People congregated outside in little clusters after church.  I was able to see the girls more closely, survey their clumpy platform shoes and shapeless skirts, the leather jackets or the coats made of what looked like heavy, rough wool.  It seemed everything they wore was brown or black. They weren’t waifs.  They were hard and solid looking.  They looked anything but vulnerable, although that’s probably exactly what they were. The girls’ hair was short, ratty, and some had random clumps bleached peroxide blonde.  A sole person went over to speak to them: a young guy, friendly, open, only a few years older than me.  They pushed and shoved each other when he joined them, laughed too loud.  

At that time, I bought records mainly from Woolworths.  I bought whatever was in the bargain bin and had a good cover.  Most of the time I had never heard of the groups and the singers.   The music was a surprise.  On the window of my bedroom, I had two large plastic stickers.  One was to do with cystic fibrosis.  A while before I had put a message in a wine bottle and thrown it into the sea at Whitehead in County Antrim.  Many months later, miraculously, it was found by a girl on holiday in Campbeltown, on the Kintyre peninsula in Scotland.  We wrote a few letters to each other and she sent me that fancy sticker when her school had a fundraiser for one of her classmates with cystic fibrosis.   I sent her ‘Return of the Los Palmas 7’ by Madness.  The other sticker came free with the Mo-dettes album, one of my more successful purchases from Woolworths.  I wondered if that was the kind of thing that the girls would listen to, in their reform centre.  Almost certainly, it wasn’t.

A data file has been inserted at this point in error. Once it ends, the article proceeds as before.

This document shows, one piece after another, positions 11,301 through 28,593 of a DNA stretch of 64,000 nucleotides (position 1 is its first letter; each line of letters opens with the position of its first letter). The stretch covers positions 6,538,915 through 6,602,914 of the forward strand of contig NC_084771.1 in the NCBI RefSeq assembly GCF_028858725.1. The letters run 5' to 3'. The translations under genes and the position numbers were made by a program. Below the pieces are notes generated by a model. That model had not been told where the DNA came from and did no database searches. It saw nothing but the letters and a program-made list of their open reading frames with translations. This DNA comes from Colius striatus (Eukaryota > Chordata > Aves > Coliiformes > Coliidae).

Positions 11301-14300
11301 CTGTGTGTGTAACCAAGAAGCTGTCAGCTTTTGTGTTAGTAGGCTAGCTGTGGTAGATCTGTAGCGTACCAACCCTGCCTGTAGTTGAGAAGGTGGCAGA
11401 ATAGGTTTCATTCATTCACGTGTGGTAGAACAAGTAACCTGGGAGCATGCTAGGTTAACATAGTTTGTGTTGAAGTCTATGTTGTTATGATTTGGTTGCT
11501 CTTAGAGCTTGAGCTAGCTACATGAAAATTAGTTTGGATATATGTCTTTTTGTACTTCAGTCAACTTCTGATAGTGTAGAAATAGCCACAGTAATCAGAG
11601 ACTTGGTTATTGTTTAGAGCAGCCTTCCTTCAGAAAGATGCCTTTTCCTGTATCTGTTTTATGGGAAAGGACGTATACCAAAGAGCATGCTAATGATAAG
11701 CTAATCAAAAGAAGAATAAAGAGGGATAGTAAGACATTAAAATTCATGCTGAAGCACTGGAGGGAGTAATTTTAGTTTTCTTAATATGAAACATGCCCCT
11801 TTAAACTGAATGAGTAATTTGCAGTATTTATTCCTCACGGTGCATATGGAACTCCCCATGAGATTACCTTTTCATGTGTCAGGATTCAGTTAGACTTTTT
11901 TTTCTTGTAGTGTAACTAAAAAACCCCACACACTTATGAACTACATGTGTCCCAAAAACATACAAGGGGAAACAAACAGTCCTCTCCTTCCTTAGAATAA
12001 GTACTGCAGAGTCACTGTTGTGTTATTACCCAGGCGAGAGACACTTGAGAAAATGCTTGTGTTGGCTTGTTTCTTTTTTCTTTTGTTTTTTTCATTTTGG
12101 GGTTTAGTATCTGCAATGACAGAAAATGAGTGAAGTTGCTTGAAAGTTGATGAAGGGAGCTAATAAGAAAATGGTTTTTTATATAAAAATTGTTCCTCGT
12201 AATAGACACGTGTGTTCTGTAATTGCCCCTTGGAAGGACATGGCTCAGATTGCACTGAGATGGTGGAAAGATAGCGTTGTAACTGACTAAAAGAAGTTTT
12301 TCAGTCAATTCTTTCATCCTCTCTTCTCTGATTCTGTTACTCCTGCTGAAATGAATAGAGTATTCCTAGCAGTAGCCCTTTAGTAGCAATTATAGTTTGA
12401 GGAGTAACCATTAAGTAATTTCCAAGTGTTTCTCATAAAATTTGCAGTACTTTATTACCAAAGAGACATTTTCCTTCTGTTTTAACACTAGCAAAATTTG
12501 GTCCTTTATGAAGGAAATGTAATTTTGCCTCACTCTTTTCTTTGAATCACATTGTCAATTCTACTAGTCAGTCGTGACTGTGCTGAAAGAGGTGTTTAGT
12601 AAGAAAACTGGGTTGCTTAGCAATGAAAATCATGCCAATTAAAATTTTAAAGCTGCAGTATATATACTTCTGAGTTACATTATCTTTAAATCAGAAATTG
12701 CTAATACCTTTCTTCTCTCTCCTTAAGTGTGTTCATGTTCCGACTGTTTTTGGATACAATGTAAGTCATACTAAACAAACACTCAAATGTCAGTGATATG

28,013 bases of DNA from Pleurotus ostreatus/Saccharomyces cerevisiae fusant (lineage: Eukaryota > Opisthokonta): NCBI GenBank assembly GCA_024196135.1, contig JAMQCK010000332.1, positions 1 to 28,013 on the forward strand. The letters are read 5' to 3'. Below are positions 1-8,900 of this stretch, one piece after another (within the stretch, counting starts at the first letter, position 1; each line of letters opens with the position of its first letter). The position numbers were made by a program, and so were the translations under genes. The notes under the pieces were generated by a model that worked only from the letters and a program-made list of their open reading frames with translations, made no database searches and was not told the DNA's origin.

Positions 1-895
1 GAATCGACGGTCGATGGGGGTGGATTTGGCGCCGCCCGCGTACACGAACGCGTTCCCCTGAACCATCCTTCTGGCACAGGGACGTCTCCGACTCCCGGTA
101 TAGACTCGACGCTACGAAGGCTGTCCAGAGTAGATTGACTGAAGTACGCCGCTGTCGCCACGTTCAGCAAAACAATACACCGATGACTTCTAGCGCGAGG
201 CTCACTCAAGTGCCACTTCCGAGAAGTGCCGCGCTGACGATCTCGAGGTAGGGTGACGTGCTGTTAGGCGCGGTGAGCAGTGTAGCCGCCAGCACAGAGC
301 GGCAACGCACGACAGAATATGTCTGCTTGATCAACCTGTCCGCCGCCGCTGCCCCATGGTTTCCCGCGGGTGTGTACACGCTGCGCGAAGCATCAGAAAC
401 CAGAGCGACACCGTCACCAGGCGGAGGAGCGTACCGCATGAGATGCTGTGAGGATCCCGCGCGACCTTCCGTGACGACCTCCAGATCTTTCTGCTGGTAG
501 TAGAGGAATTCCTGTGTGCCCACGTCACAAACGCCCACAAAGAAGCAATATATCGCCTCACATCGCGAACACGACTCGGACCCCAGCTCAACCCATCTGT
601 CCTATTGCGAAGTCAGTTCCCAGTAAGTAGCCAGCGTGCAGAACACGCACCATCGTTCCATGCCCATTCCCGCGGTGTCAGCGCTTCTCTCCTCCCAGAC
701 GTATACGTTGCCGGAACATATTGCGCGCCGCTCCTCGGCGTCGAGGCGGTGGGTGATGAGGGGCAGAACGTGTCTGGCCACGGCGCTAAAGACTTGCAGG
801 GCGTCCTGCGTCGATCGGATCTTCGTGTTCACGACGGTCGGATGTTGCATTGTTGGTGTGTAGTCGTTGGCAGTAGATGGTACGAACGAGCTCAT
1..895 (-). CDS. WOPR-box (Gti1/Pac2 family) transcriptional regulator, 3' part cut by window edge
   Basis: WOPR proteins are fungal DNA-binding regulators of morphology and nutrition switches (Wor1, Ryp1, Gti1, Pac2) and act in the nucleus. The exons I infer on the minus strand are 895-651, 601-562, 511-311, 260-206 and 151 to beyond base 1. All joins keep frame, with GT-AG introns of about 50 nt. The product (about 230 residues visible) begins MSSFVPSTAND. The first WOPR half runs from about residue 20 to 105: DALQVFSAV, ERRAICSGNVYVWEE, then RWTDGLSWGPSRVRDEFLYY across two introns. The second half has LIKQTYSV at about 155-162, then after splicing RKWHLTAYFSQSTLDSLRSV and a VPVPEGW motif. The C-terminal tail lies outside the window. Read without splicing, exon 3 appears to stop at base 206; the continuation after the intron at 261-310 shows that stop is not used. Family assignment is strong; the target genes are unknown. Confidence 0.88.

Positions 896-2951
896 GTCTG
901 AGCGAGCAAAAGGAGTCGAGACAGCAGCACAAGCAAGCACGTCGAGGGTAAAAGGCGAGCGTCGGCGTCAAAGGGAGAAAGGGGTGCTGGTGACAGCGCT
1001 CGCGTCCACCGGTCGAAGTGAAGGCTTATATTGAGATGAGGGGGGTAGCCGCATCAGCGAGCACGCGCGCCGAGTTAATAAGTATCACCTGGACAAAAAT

Let that elastic time catapult us to 2006.  I was flicking through a mag and came across an advert for the fashion brand, Chloe.  I noticed it initially because the two models had the same Peter and the Blizzards style blonde hairdo as me.  They were striding across some Italian piazza in beautiful clothing. And then I noticed what they were wearing on their feet: clumpy wooden platforms, inelegant really, with a punched leather decoration and a T bar strap.  To my mind, they looked out of place and time on those models and their Milan milieu, or wherever.  They were so very much more in keeping with the girls from the reform centre in the church. 1981.  These shoes were prohibitively expensive but I knew that if I bided my time, they would come up eventually on eBay.  It took a year or so but then, there they were.  I bought them reasonably cheaply from a seller in Texas.  

Those girls became women long, long ago.  Some may be mothers, grandmothers. Some will be dead.  Maybe I have passed them in the street, those peroxide fringes now dyed the softer shades of middle age.  I wear those Chloe platform shoes probably once every two or three months. I have to use the light on my phone when I rummage to find them under my bed.  I can’t say it’s ever the models in the Italian piazza that I think about when I fasten first that one little buckle, and then the other.

Wendy Erskine